Are you really looking for horrible investment advice?

Dear Mr. Market,

How great would it be to have a job where you could constantly deliver results short of expectations and never have to worry about being fired?  What if you could always simply blame your lack of performance on random external forces or global events?  Imagine if you had a yearly performance review that went something like this…

 “You missed your target goals by 28% and were wrong more often than you were right!  Nice work, we are going to give you a bonus and a 10% raise!”

pay performance

 This doesn’t happen in the real world…or does it?!  The financial services industry has become notorious for overpaying executives even when the company itself is struggling to survive or is even on the verge of declaring bankruptcy.  For example, Richard Fuld of Lehman Brothers was one of the 25 best-paid CEO’s for eight years straight – right up until his firm collapsed in 2008.  It has been called ‘”the largest bankruptcy in history”;  it triggered a chain reaction that produced the worst financial crisis and economic downturn in 70 years!  What about professionals in the financial industry that consistently underperform but are not at risk of losing their jobs? Continue reading

Where to find a top advisor?!

Top advisor - magnifying glassSo…if you’re looking for the best financial advisor there is do you simply run a quick search on Google? Would it look something like ” best financial advisor in Denver” or “best financial advisor in Orange County”?  Would you rely on a list that ranks the best financial advisors?

In nearly every aspect of our lives we rank products or services and take pride if we are associated with or use that brand.  How often have you heard that a product has a “Gold Star Rating” or is recommended by ‘Consumer Reports’?  It should be no surprise that the same applies when it comes to the Financial Services industry.  Investors want to work with the best and often rely on rankings issued by various publications and websites for this information.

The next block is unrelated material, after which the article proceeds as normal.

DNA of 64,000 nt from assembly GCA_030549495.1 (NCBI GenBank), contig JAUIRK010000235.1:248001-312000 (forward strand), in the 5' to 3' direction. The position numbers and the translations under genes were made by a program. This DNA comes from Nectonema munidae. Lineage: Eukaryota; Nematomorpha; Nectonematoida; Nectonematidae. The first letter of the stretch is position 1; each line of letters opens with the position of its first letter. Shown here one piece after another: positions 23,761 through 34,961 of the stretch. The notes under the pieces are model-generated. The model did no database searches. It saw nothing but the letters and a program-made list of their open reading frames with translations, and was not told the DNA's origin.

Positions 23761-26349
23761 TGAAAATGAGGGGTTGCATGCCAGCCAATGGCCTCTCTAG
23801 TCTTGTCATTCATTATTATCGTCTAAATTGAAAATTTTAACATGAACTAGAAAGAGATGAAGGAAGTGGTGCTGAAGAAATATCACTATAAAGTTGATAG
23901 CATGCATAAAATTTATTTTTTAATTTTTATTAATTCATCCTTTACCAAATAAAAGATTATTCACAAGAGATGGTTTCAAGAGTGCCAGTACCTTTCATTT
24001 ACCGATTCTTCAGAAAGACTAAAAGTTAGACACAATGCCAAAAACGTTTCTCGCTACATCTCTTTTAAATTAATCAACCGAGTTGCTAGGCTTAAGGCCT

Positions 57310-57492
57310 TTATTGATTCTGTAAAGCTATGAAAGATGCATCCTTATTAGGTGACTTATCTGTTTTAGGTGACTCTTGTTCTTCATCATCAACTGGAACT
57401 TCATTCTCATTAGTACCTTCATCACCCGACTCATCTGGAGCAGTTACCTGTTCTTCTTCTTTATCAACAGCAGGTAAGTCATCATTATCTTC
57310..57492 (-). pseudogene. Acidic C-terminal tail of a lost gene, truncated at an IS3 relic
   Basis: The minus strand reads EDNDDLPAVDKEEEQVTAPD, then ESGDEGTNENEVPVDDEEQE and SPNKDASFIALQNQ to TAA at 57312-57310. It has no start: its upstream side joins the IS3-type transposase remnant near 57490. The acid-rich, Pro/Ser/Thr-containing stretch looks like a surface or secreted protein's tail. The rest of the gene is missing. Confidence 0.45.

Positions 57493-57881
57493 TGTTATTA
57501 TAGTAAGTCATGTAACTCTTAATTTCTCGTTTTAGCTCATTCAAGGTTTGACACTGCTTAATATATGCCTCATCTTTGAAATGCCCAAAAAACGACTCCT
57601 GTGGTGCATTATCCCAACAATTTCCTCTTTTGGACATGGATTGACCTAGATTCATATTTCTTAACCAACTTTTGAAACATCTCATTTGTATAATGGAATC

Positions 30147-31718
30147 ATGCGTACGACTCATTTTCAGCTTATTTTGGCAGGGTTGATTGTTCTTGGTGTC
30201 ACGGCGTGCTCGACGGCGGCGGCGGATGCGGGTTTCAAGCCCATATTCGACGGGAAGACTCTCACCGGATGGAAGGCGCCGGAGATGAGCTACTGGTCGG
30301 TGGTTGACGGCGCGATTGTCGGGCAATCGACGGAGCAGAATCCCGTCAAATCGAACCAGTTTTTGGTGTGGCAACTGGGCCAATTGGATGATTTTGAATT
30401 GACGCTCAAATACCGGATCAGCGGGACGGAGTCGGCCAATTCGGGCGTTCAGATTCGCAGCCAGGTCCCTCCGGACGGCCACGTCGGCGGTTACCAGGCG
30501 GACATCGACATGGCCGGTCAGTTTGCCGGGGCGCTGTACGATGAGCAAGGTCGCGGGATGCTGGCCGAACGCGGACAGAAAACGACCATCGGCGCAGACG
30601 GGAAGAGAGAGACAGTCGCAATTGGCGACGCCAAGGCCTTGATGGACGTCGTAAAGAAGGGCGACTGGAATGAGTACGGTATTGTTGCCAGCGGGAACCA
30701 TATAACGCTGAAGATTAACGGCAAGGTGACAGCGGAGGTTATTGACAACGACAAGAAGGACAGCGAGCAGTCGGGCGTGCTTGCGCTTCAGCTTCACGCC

The key difference is that there are many more variables that need to be taken into consideration when looking at the financial industry and ranking firms or individuals.  In this article we will take a look at a list that is published annually and is highly respected – ‘Barron’s Top 1,000 Advisors List’.  Through our discussion it will become clear why ranking financial professionals is not as easy as ranking cars or laundry detergent and the results need to be looked at closely. Continue reading

“The Retirement Gamble” : How to Tip the Odds in your Favor….

retirement gambleDear Mr. Market:

How many times have we heard the comment that investing in the stock market is like gambling in Las Vegas?  The market allows people to build up their account balances and confidence only to watch it all be taken back and possibly more.  Many people experience this in ‘Sin City’ as their stacks of chips build up only to watch the casino take them all back in what seems like the blink of an eye.  While we could certainly debate the similarities and differences between Vegas casinos and the stock market there is no doubt that both have left investors feeling as though the system is rigged against them.

How nice would it be if you could tip the odds in your favor in Vegas?  What if you could see what the next card or roll of the dice would be or simply improve your chances of winning?  If investing is truly like gambling what if you could increase the odds that your retirement savings would grow more and be there for you when you need them in the future?

Recently we have heard from several investors about a very powerful and informative television report featured on Frontline titled “The Retirement Gamble”.  This presentation pulls back the curtains and exposes many of the dark and hidden secrets of the financial industry that the average investor is not aware of.  There are several factors that investors can control and limit the negative impact on their portfolio resulting in a profound difference on long-term portfolio returns.  We encourage everyone to watch the online presentation of “The Retirement Gamble” that first aired on April 23, 2013.  The presentation is approximately 50 minutes long however it could possibly be the most critical education you’ll ever receive on investing.

“The Retirement Gamble”, Frontline on PBS, April 23, 2013

This show does a tremendous job of getting down to the basics and avoiding all the financial jargon that clutters the industry.  It empowers the average investor to understand many of the key aspects of investing that they need to be aware of and more importantly what they can control.  Below are some of the key points that can be taken away from this program along with some charts and our thoughts: Continue reading